By basic measures then, Detroit '15 was a smashing success. (If you're within striking distance of the Motor City, I highly recommend that you buy a ticket and see for yourself.)
With big names like Ford GT, NSX, Titan, Tacoma and Volt rolling onto stages this year, its no wonder that our eyeballs were glued to the coverage. But the diversity of products (along with my recent breakdown of the cars I drove in 2014) had me wondering what the "average" Detroit debut car looked like this year.
To get some statistical idea of what the show produced this year, I fired up Excel and started to chart the facts and figures relayed by dozens of press releases.
As you might guess, the results left huge gaps in the data set. Mixing concept car info with just-announced production vehicles means that powertrain details like power and torque can be sketchy, while really sensitive info like pricing and fuel economy ratings are almost non-existent. What's more, my rough calculations only took into account debuting products, not the entire roster of every company's show stand (which often includes existing production models).
In short, I was hunting for trends more than rigorous science. (Hey, I'm an English major, back off.)
All of those caveats listed then, what did the spec sheet Detroit's average debut vehicle look like? Here's a list of figures (all "where applicable"):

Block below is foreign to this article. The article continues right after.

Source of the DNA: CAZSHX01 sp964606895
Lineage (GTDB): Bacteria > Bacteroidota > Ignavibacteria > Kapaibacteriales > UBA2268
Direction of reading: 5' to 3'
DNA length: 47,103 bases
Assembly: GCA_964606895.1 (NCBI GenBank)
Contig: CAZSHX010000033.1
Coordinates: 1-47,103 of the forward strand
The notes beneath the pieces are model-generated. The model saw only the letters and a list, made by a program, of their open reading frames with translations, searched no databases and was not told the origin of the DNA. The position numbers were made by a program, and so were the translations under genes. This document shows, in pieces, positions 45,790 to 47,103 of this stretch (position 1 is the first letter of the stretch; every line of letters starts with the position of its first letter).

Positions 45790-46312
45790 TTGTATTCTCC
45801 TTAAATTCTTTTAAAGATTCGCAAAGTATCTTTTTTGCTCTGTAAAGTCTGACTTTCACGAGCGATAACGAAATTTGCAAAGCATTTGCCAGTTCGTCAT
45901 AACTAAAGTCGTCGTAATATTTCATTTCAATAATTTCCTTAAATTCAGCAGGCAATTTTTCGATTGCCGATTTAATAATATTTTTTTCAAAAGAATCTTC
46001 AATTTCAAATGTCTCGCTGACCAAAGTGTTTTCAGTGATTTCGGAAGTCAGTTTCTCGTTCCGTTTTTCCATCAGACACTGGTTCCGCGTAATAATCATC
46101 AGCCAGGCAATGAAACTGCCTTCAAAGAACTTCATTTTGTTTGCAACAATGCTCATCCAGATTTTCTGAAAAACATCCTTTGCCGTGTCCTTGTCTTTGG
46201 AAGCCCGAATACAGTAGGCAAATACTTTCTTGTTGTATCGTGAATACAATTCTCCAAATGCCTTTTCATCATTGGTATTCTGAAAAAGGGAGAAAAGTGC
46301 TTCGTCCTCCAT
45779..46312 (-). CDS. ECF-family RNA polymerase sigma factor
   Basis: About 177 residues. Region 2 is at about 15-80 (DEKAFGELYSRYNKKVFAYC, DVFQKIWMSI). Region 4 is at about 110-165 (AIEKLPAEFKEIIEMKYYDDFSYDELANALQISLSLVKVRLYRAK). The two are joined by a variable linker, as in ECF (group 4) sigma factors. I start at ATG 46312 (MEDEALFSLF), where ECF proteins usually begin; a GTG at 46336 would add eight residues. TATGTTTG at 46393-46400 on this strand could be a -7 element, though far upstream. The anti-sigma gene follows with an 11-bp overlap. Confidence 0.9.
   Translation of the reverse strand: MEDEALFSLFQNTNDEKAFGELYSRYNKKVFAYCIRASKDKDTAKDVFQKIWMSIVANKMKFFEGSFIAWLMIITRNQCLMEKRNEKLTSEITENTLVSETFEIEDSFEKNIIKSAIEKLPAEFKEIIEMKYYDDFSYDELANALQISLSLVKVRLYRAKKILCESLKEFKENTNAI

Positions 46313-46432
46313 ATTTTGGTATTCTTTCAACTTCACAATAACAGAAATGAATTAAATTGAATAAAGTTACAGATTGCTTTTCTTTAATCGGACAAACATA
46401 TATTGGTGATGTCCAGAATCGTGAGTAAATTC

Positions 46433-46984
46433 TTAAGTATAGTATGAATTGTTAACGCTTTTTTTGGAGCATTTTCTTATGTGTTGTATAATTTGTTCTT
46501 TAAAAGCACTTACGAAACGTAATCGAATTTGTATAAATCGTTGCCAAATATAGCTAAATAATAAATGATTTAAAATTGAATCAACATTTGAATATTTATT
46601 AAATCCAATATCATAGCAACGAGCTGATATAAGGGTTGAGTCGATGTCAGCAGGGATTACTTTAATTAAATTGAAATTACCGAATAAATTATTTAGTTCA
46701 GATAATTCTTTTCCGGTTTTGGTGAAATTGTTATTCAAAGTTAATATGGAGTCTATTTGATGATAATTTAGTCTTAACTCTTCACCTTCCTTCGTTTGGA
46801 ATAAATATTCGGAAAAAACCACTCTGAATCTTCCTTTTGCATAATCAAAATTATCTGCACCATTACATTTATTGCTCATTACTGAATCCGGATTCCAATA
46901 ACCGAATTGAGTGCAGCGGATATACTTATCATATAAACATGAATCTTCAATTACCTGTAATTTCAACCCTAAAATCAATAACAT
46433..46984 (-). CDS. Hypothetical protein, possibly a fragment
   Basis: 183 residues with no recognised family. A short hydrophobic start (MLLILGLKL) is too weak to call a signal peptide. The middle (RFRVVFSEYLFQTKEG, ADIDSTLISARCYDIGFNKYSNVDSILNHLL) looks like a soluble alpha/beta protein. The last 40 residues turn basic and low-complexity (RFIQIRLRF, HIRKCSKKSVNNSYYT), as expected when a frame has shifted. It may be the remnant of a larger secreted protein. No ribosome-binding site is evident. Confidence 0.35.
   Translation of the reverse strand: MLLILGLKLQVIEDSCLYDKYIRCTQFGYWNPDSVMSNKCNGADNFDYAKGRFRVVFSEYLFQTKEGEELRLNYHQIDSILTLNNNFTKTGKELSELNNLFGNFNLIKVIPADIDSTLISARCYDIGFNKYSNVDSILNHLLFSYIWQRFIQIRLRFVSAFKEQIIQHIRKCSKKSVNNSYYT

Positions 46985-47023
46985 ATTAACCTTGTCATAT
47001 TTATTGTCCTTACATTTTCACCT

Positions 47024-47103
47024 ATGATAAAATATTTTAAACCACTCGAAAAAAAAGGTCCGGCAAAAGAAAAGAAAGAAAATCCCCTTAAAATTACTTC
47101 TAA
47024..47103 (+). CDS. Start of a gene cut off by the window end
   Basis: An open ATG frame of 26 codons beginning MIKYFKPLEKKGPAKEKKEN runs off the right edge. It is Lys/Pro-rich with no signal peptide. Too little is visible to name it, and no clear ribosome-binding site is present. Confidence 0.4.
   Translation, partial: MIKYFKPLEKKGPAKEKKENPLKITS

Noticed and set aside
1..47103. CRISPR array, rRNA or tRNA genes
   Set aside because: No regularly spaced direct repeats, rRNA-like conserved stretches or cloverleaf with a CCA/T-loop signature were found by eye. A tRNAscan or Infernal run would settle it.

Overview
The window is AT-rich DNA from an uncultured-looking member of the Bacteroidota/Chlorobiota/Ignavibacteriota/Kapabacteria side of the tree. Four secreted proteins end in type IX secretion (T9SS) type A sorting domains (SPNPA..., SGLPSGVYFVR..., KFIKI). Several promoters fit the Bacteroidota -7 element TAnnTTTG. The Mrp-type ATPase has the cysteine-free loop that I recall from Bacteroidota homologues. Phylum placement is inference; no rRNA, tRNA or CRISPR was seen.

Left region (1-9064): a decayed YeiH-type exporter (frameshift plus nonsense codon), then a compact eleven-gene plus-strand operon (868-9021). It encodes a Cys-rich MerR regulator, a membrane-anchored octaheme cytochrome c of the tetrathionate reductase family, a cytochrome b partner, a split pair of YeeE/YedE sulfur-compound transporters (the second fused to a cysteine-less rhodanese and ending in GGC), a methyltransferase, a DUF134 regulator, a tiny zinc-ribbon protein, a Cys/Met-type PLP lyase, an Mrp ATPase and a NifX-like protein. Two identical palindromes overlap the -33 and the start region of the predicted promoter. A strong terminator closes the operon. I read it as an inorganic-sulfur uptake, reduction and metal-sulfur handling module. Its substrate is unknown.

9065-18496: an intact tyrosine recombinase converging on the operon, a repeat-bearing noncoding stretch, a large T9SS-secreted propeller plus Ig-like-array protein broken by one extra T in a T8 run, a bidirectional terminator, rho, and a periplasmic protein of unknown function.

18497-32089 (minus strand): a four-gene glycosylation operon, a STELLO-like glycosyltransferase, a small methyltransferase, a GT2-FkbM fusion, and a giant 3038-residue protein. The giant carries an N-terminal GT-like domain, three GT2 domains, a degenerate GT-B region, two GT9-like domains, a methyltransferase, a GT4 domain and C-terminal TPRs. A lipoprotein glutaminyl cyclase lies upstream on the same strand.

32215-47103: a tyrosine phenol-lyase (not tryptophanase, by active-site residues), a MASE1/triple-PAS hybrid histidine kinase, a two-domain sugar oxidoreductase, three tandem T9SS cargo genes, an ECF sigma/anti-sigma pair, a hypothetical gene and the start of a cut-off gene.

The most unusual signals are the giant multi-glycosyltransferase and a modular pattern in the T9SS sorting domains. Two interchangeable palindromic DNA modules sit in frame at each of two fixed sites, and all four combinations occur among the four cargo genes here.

- Average horsepower: 331
- Average pound-feet of torque: 349
- Average liters of displacement: 3.29
- Average number of cylinders: 5.9
- Average number of transmission gears: 7.1
- Average 0-60 MPH time in seconds: 5.6
- Engine aspiration: 68% turbocharged, 24% naturally aspirated, 5% supercharged, 3% bi-charged
- Driven wheels: 63% all-wheel drive available, 43% rear-wheel drive available, 18% front-wheel drive available, 25% options available
- Fuel: 72% gasoline, 14% hybrid, 7% diesel, 7% electric
Just a glance at those numbers and, if you're like me, you'll recognize a lot of trends that have hit the market in the last few years. A renewed interest in powerful, efficient and increasingly smaller-displacement gas engines aided by turbocharging and advanced transmissions.
All-wheel-drive cars seem to be stealing from the market share of both front- and rear-drive cars as well, and are incrementally responsible for quicker acceleration times, too. Bear in mind, of course, that most of the 0-60 times published at an auto show are for high-performance-type vehicles, so that 5.6-second figure is overly aggressive even for a show with a lot of fast whips.
And, just for kicks, I tallied up numbers for most popular paint colors, too. Silver was the most common hue on show stands this year, being found on some 24 percent of the debuts we covered. Blue was a close second – thanks in large part to Ford's use of the achingly hip Liquid Blue on all of its performance products – netting 21 percent. Red and white tied at 16 percent apiece, with unphotogenic black coming up next at eight percent. Yellow, green and orange tones made up the wild-child backmarkers, with five percent each.
Do I expect I'll drive a lot of 330-hp, 350-lb-ft turbo-V6-powered, 7-speed, silver cars in 2015? Not exactly... though that doesn't sound like a bad afternoon. But I do think the Detroit figures, inexact though they might be, color a forecast for the industry that's trending in an exciting way. Here's to the future.